Die Botschaften von Australien, Kanada, Neuseeland und des Vereinigten Königreichs nehmen gemeinsam am Berliner Christopher Street Day 2019 teil.
Our relationship with Belgium
As trading nations with an international outlook, Belgium and New Zealand are like-minded on many global issues. We are also connected by a shared history through New Zealand's role in Belgium in World War I. This involvement has created a legacy of close and warm relationships which continue to this day: Mesen (Messines) is the twin town of Featherston in the Wairarapa, and a twinning relationship was established between Waimakariri and Zonnebeke during the 90th commemorative year of the Battle of Passchendaele.
Remembering World War I
New Zealand's participation in World War I is still commemorated with warmth in Belgium and this lies at the heart of the relationship between our two countries. Between 1917 and 1918, around 5,000 New Zealand servicemen were killed in battles at Belgium’s ‘Flanders Fields’, a huge loss to a country of little over a million people at the time. More than 4,600 of these servicemen are buried in around 80 cemeteries in Belgium. We have always worked closely with Belgium on common heritage issues, including most recently the laying to rest of unknown New Zealand soldiers on Belgian soil in 2012 and 2013. Four Belgians were made Members of the New Zealand Order of Merit in June 2015 for their services to commemorating New Zealand’s role in Belgium during World War I.
Two of New Zealand’s major World War I centenary commemorations to be held overseas include two events in Belgium in 2017, marking the battles of Messines (7 June) and the Battle of Passchendaele (12 October).
We have two Shared Memory Arrangements with Belgium, which promote cooperation in preserving and strengthening our shared history of the two World Wars.
Year ending March 2019 statistics
Total trade in goods
Exports to Belgium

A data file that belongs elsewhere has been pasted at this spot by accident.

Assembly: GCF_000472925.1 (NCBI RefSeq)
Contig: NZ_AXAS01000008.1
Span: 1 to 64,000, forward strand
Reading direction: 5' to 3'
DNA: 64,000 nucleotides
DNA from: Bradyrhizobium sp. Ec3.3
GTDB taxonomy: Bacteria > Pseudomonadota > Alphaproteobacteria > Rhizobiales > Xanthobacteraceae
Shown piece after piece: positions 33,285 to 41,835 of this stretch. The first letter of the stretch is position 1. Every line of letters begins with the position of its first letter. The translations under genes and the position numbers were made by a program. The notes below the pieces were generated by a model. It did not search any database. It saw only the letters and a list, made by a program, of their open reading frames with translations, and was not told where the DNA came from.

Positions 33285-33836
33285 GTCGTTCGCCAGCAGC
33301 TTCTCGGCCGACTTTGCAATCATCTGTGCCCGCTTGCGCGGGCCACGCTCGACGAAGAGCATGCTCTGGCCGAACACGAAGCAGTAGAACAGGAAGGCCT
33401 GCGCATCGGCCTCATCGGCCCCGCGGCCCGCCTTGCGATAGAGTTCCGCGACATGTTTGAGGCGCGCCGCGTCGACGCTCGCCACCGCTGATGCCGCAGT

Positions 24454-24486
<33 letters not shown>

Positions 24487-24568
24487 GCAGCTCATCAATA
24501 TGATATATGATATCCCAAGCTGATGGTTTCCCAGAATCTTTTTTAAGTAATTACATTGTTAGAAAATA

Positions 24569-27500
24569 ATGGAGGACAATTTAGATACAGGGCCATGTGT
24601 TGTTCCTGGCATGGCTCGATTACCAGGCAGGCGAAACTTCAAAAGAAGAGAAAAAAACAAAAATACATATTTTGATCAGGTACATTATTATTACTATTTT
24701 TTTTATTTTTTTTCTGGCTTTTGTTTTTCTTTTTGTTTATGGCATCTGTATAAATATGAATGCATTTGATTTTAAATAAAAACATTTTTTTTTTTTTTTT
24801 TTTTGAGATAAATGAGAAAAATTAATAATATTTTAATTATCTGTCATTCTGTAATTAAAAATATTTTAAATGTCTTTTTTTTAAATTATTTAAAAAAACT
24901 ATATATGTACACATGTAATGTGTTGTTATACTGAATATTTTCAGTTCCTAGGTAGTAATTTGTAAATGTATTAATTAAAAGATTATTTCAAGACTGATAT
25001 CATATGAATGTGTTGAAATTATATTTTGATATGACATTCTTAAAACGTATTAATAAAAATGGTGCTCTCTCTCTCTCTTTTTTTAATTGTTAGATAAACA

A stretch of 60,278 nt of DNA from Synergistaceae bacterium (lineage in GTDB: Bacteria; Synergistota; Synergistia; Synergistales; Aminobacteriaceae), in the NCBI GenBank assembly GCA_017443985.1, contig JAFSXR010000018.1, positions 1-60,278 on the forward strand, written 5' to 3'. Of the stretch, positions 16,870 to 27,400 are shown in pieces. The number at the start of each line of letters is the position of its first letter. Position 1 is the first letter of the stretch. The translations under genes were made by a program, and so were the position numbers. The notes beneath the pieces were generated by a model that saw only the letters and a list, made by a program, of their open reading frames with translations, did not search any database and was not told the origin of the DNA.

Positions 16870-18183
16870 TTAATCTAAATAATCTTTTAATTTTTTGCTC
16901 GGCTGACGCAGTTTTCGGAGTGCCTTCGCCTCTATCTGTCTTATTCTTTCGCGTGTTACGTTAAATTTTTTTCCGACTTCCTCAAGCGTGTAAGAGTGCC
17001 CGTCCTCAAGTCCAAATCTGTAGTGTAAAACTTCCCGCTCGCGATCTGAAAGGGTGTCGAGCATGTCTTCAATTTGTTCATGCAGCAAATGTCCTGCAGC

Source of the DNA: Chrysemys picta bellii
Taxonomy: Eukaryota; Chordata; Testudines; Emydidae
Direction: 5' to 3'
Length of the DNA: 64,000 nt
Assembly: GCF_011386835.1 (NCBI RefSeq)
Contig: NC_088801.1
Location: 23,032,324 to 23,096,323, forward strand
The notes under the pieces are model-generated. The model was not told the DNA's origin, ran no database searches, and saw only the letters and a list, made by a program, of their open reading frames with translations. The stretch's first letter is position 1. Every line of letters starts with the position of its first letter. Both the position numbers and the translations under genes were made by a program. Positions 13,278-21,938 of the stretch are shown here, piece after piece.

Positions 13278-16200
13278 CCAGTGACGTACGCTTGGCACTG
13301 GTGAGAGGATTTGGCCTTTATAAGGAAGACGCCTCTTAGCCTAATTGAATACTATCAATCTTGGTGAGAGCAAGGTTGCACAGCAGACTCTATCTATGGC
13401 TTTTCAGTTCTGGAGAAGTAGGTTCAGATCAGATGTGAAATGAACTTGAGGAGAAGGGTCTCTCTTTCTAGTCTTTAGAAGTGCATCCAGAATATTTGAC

Top exports: sheep meat, dairy products, wool and organic chemicals
Imports from Belgium
|Top imports: motor vehicles, pharmaceutical products, machinery, plastics, and organic chemicals|
|GDP per capita||US$46,556|
New Zealand traditionally enjoys a favourable balance of trade with Belgium. A large proportion of New Zealand's exports to the European Union enter through Belgian ports.
Belgium is an important market for sheepmeat, butter and cheese. It is also an important market for New Zealand coarse wool, most of which goes to supply Belgium's large export-oriented carpet manufacturing industry.
New Zealanders aged between 18 and 30 can apply for a 12-month working holiday visa for Belgium.
For more information, read the Embassy of Belgium in Australia's website (external link).
- New Zealand is represented in Belgium by the New Zealand Embassy, Brussels
- There is also a New Zealand Honorary Consul in Antwerp
- Belgium is represented in New Zealand by the Belgian Embassy in Canberra, Australia (external link)
New Zealand to Belgium
- April 2018: Minister of Foreign Affairs Winston Peters visited Belium where he met with Belgian Foreign Minister Didier Reynders.
- June 2017: Governor-General Dame Patsy Reddy visited Belgium to represent New Zealand at the centenary commemorations for the battle of Messines in June 2017, meeting with King Philippe, Minister President of Flanders Geert Bourgeois, and Minister of Defence Steven Vandeput during this visit.
- March 2017: Hon Annette King MP led a A parliamentary delegation, called on speaker of the Belgian lowerhouse, Siegfried Bracke, during its visit to Brussels for meetings with the EU.
- January 2017: Prime Minister Bill English visited Belgium where he met with Prime Minister Charles Michel and visited First World War sites.
Belgium to New Zealand
- November 2012: Crown Prince (now King) Philip, accompanied by the Belgian Defence Minister Pieter De Crem, led a trade mission to New Zealand
News & Events
From 1 October 2019, some international visitors and transit passengers must have an NZeTA (New Zealand Electronic Travel Authority) before travelling to NZ
A new memorial honouring the role of New Zealand Māori and other service people in the First World War will be unveiled in the Passchendaele Memorial Park, next to the Memorial Museum Passchendaele 1917, Zonnebeke on Anzac Day, 25 April 2019.
The EU and New Zealand reaffirmed their commitment to deepen their partnership in the coming years, and explored opportunities for further collaboration in various fields.